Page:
The Importance of Narrative Discussion in Anti-Racism Medical Education

Grace Eisenbiegler ’23

By Grace Eisenbiegler ’23

In the summer of 2020, Larner College of Medicine students Grace Eisenbiegler, Lud Eyasu, Akua Frimpong, Charlotte Gemes, Krisandra Kneer, Liana Mathias, and Alexa Rosenthall worked with then Interim Assistant Dean for Students Prema Menon, M.D., Ph.D., to create the Race Dialogue Series – “an elective summer discussion series to allow medical students to engage in peer-to-peer dialogue on the intersection of race and medicine.”

In a narrative reflection below, Eisenbiegler writes about the impetus for and importance of the series.

There is power in the narrative.

We see it every day on in the hospital and the clinic. It is the stories from our patients that allow us to learn who they are, what environment they live in, and who supports them. The story of a patient’s life informs how we care for them and allows us to treat the human rather than the disease.

We also use narrative to learn, with anecdotes providing the human connection that allows us to synthesize a story into a lesson. As we learn to become caregivers, healers, physicians, and advocates, we must soak up the stories of our patients as much as we absorb facts, data, and research.

Theory, doctrine, and scientific rigor are the foundation upon which medical education resides. The unabating objectivity of fact is what allows medical professionals to become experts and is the basis of evidence-based medicine. But narrative, and all its messy subjectivity and relativism, bring doctrine into reality. Without connecting concepts to people, how are we ever to change our approach or disposition?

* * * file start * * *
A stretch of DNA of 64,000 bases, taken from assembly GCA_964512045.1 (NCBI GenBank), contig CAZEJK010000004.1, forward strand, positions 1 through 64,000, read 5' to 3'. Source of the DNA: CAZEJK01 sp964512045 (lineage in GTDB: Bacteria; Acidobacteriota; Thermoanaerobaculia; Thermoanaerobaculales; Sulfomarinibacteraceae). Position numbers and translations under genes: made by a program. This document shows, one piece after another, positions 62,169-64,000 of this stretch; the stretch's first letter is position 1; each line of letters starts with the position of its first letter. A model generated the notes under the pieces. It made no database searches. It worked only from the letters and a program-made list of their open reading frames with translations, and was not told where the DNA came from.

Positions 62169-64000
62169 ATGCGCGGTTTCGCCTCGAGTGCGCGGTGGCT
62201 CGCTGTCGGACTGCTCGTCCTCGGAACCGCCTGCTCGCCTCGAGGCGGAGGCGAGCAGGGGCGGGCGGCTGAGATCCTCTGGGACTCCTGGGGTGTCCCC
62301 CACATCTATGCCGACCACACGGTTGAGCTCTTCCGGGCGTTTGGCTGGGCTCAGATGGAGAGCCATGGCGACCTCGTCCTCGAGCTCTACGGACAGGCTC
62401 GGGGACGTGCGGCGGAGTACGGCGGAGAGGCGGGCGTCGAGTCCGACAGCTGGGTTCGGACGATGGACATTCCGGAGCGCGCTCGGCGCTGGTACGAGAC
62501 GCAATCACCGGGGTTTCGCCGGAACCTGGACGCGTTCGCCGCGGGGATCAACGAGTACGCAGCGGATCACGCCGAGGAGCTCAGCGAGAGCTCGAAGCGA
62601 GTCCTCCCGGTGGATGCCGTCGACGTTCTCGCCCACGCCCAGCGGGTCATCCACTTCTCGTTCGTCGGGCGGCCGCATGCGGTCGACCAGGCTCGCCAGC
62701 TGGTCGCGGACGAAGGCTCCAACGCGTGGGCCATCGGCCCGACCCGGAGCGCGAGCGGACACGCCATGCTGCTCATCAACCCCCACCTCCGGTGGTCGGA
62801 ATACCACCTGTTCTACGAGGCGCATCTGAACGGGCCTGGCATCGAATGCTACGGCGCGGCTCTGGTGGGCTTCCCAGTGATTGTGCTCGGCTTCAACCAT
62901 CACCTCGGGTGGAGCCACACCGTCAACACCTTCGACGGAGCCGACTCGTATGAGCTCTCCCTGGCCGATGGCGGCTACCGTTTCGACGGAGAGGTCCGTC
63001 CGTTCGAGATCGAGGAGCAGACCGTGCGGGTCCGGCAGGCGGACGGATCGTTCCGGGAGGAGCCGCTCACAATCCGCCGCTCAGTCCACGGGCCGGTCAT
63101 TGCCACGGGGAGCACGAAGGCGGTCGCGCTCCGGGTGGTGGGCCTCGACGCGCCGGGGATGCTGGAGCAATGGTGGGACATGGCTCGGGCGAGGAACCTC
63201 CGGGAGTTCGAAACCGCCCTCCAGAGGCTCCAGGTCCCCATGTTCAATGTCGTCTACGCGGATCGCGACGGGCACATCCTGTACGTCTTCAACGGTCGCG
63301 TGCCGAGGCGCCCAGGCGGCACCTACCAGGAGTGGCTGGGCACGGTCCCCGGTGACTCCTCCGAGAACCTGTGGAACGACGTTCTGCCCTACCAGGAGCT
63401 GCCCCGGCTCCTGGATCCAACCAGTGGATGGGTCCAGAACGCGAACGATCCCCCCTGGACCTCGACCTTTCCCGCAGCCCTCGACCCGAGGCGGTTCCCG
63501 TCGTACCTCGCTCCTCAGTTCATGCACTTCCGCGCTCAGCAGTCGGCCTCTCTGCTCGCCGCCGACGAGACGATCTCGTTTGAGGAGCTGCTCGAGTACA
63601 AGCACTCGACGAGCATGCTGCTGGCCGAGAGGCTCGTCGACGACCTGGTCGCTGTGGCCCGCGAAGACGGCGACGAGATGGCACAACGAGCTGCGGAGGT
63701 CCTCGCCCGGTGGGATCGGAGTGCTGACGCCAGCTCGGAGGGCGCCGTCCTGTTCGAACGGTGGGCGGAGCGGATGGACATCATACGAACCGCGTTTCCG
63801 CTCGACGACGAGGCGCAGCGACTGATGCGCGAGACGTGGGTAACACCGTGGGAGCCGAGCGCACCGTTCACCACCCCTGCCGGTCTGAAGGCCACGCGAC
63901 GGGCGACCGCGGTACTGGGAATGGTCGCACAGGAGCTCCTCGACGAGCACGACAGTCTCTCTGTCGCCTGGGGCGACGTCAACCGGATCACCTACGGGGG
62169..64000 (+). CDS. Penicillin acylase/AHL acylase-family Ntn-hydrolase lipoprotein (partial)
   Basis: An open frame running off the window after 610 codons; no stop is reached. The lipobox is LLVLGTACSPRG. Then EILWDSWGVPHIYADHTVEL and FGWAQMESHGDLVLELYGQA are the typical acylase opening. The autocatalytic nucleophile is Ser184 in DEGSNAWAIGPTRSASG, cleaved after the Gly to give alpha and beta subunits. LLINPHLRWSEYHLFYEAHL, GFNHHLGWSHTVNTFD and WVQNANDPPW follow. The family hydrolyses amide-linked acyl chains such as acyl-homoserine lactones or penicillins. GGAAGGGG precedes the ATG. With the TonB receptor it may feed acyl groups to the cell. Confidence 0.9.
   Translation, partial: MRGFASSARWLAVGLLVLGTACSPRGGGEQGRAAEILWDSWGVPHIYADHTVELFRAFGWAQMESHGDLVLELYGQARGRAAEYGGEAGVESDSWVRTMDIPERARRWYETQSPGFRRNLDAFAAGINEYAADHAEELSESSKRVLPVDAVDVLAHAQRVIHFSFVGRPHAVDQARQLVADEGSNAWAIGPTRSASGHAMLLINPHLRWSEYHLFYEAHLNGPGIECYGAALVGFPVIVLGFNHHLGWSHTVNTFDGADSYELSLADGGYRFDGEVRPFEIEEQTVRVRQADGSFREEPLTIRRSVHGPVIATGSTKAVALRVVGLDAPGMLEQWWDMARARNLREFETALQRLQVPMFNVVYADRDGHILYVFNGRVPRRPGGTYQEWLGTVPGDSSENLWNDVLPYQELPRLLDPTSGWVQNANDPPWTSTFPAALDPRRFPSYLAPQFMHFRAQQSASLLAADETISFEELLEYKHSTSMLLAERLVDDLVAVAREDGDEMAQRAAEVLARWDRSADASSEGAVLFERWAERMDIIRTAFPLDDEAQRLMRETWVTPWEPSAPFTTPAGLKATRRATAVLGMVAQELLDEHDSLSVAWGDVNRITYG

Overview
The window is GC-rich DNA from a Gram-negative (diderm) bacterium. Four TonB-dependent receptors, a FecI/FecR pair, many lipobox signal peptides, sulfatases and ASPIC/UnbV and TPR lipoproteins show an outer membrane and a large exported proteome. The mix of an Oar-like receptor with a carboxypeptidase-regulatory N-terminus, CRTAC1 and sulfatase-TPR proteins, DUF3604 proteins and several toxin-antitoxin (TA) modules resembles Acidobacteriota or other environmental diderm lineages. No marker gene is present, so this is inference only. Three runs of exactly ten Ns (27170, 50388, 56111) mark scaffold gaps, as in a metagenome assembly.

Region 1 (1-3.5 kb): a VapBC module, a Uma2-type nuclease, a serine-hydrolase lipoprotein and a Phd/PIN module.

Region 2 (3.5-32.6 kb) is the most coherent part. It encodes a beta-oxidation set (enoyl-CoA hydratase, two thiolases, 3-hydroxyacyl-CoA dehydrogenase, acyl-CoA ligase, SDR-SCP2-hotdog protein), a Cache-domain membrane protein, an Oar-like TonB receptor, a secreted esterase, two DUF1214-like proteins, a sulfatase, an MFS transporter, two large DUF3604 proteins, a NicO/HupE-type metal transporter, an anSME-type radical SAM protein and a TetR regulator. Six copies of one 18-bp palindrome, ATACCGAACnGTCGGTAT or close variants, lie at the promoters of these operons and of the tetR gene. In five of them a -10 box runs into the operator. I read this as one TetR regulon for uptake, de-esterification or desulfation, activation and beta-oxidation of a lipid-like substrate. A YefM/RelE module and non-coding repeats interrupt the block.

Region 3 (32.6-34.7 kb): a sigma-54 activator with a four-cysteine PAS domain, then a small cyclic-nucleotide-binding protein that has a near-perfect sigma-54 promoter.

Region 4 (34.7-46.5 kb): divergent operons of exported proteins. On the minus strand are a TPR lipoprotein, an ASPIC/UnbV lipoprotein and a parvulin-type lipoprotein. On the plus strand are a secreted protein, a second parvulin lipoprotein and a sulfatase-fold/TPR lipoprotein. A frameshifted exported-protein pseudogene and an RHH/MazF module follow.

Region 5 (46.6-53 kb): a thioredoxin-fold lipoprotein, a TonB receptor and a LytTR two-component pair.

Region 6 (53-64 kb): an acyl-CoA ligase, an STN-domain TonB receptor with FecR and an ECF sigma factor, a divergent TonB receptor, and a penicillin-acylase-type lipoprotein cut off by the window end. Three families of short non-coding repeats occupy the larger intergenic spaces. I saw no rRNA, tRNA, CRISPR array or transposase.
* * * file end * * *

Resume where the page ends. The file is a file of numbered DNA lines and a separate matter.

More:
The push for medical students to better understand how racism is embedded in modern medicine is timely and appropriate. However, the inclination of many medical schools to codify this study into didactics may be misguided.

We certainly must sit down to learn our history. But the consumptive nature of this format only feeds into the academic mindset that one can study their way out of a problem, force-feeding the mind, absolving the individual of critical thinking. Additionally, this presumes that one can learn all there is to know and “arrive” at an anti-racist way of being. We know this is false and that anti-racism “boot camps” perpetuate this.

Our team created a six-week discussion series for medical students to engage in topics of race and racism in medicine, the “Race Dialogues.” We sought to educate ourselves and provide space for personal reflection, but also to create room for the telling of stories, for the lived experiences of those in our community. Bringing the personal into the discussion, while initially uncomfortable, allowed for more fruitful and honest discourse.

Much of the trepidation about saying the “wrong thing” was offset by the deeper connection to others. Part of this practice also became allowing the group to shift the narrative, moving the conversation to something “off topic” or expressing a contradictory view. Tolerance for the organic nature and natural back-and-forth of the conversation became necessary and appropriate.

But still, the narrative format of anti-racism open discussion is clearly rife with flaws.

One must ask – Who is in the room? Who is represented in this conversation? Is this a “safe space” or a “brave space?” How much are individuals challenged? What is disagreement and what is disrespect? Is there a tokenization of those with minority identities? How much minority tax are we inducing? Are new ideas truly welcome here or is this space merely an echo chamber? I asked myself many times what my role as a white woman was in this conversation. As a group organizer, how often was my own narrative unintentionally centered? Even when assuming the role of a listener, how does my body take up space? How do I approach in solidarity?

Our sessions often ended with more questions than answers and true feelings of discomfort. But, in our view, those are signs of growth.

Our experience showed that narrative deserves a place in anti-racism medical education, for it challenges us to rest in ambiguity and sets up the expectation of lifelong learning.

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